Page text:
A new study from the UK finds that people who spent at least 120 minutes a week in nature saw a boost in their mental and physical health, compared to people who didn’t spend any time in nature. The researchers, who surveyed more than 19,000 people in the United Kingdom about the recreational time they spent in nature during the past week, along with their self-reported health and well-being, say the size of the health benefits was similar to what people would get by meeting the guidelines for physical activity.
News Center Items by Kathleen Lockyer
Bass Pro Shops and Cabela’s are donating 55,000 rods and reels to children nationwide to encourage them to get outdoors this summer. The company says it wants to challenge families to put down their digital devices and get outside to discover the joy of fishing. Bass Pro Shops will donate the rods and reels to nonprofit organizations that help children.
Almost half of British women do not have enough time to enjoy nature, according to a new poll. Only half of the 2,000 women polled had managed to take a walk in the countryside or visit a park in the previous six months. The women surveyed cited hectic workloads and busy family lives as reasons why they did not experience enough of the outdoors.
An anonymous donation will fund outdoor preschools in some of the most disadvantaged communities in Scotland. The funding is intended to give Scottish children from disadvantaged backgrounds the opportunity to spend their preschool years learning outside. This new private funding is a testament to a growing movement in Scotland to embrace outdoor learning and of a deepening understanding of the physical, mental, social and emotional benefits of playing outside from an early age.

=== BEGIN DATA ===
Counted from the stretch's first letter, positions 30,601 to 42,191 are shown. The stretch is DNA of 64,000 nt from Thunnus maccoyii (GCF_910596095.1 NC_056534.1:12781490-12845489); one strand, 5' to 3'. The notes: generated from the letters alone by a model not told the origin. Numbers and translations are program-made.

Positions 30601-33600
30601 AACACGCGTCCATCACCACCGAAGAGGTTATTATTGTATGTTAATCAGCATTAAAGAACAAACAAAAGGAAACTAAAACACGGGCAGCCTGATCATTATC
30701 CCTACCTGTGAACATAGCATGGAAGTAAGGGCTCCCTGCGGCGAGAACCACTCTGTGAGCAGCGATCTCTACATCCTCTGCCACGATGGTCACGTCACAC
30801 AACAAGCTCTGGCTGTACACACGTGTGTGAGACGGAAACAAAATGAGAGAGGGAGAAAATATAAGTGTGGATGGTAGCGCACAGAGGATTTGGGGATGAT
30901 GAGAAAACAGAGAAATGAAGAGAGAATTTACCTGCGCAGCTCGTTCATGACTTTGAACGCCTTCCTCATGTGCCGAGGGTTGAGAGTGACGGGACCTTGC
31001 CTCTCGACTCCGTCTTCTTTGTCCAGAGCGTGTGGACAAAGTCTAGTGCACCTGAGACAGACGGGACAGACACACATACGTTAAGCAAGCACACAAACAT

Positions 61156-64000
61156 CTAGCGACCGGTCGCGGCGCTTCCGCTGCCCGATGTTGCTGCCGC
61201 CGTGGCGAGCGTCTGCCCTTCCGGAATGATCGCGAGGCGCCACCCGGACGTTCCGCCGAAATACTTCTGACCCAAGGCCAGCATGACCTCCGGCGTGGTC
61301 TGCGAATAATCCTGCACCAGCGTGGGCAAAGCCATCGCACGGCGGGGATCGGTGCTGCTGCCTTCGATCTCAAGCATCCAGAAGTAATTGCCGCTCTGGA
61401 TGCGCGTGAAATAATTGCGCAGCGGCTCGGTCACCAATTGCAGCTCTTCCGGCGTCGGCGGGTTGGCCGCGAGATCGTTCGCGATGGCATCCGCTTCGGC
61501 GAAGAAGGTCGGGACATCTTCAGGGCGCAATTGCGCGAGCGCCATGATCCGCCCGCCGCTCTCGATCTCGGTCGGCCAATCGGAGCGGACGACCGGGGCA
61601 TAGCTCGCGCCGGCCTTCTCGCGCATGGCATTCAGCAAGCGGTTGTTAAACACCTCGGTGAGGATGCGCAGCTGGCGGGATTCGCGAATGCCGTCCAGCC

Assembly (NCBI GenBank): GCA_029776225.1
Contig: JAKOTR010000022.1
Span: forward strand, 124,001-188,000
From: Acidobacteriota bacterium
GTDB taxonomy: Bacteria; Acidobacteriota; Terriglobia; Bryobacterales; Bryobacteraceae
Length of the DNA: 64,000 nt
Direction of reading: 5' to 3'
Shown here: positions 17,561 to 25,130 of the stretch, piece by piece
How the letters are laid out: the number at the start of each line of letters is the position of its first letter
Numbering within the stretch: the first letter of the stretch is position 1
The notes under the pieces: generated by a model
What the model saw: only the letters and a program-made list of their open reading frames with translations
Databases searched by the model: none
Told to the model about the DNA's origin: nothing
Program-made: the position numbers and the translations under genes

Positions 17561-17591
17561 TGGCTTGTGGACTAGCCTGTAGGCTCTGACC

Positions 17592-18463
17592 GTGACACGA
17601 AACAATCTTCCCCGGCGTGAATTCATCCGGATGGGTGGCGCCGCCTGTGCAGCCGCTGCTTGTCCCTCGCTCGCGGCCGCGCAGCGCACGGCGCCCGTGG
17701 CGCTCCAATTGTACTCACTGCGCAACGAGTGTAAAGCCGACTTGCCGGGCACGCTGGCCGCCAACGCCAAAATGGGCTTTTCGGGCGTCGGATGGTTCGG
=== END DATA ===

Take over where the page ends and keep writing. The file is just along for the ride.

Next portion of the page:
Houston Mayor Sylvester Turner announced a plan aimed at drawing private investment to city parks in underserved areas. Turner’s “50-for-50″ plan aimed at revitalizing city parks “primarily in communities that have been underserved.” Under the plan, 50 companies would each “partner” with a city park, volunteering to “take ownership” of the park and maintain it for about five years.
A new study published for World Environment Day found that pollution in India kills more than 100,000 children under five every year. The State of India’s Environment (SoE) Report found air pollution is responsible for 12.5 percent of all deaths in the country. Last year a UN report found 14 of the world’s 15 most polluted cities were Indian.
A new study, led by researchers from the University of Cambridge, found that children who regularly walk or cycle to school are less likely to be overweight or obese than those who travel by car or public transportation.
The results were based on more than 2000 primary-age schoolchildren from across London. Of note is that researchers found that walking or cycling to school is a strong predictor of obesity levels, a result which was consistent across neighborhoods, ethnicities and socioeconomic backgrounds.
Over 70% of Japanese elementary school students surveyed said they do not play outside on weekdays and over 10% say they do not have friends to play with. The survey, conducted by researchers at Chiba University, surveyed both rural and urban-dwelling children.
A new national program from UK National Parks and Forest Holidays will help connect over 20,000 young people with nature by supporting their visits to National Parks. Over the next five years ‘National Parks Futures’ aims to help reduce the major barriers to many schools visiting National Parks.